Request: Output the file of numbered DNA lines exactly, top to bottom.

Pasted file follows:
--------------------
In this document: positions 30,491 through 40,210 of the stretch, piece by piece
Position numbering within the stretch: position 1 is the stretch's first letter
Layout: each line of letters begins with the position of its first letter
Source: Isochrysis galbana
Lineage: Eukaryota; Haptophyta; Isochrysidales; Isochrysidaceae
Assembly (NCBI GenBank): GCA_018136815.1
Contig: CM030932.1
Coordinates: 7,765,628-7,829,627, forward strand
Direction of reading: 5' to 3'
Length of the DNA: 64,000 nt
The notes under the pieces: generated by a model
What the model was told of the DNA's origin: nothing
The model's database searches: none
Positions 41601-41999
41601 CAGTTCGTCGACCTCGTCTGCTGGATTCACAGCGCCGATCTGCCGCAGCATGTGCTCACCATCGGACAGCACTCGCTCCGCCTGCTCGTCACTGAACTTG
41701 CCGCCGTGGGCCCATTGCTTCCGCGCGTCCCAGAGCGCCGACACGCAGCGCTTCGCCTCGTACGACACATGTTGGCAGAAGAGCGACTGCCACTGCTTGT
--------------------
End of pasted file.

In this document: positions 30,491 through 40,210 of the stretch, piece by piece
Position numbering within the stretch: position 1 is the stretch's first letter
Layout: each line of letters begins with the position of its first letter
Source: Isochrysis galbana
Lineage: Eukaryota; Haptophyta; Isochrysidales; Isochrysidaceae
Assembly (NCBI GenBank): GCA_018136815.1
Contig: CM030932.1
Coordinates: 7,765,628-7,829,627, forward strand
Direction of reading: 5' to 3'
Length of the DNA: 64,000 nt
The notes under the pieces: generated by a model
What the model was told of the DNA's origin: nothing
The model's database searches: none
Positions 41601-41999
41601 CAGTTCGTCGACCTCGTCTGCTGGATTCACAGCGCCGATCTGCCGCAGCATGTGCTCACCATCGGACAGCACTCGCTCCGCCTGCTCGTCACTGAACTTG
41701 CCGCCGTGGGCCCATTGCTTCCGCGCGTCCCAGAGCGCCGACACGCAGCGCTTCGCCTCGTACGACACATGTTGGCAGAAGAGCGACTGCCACTGCTTGT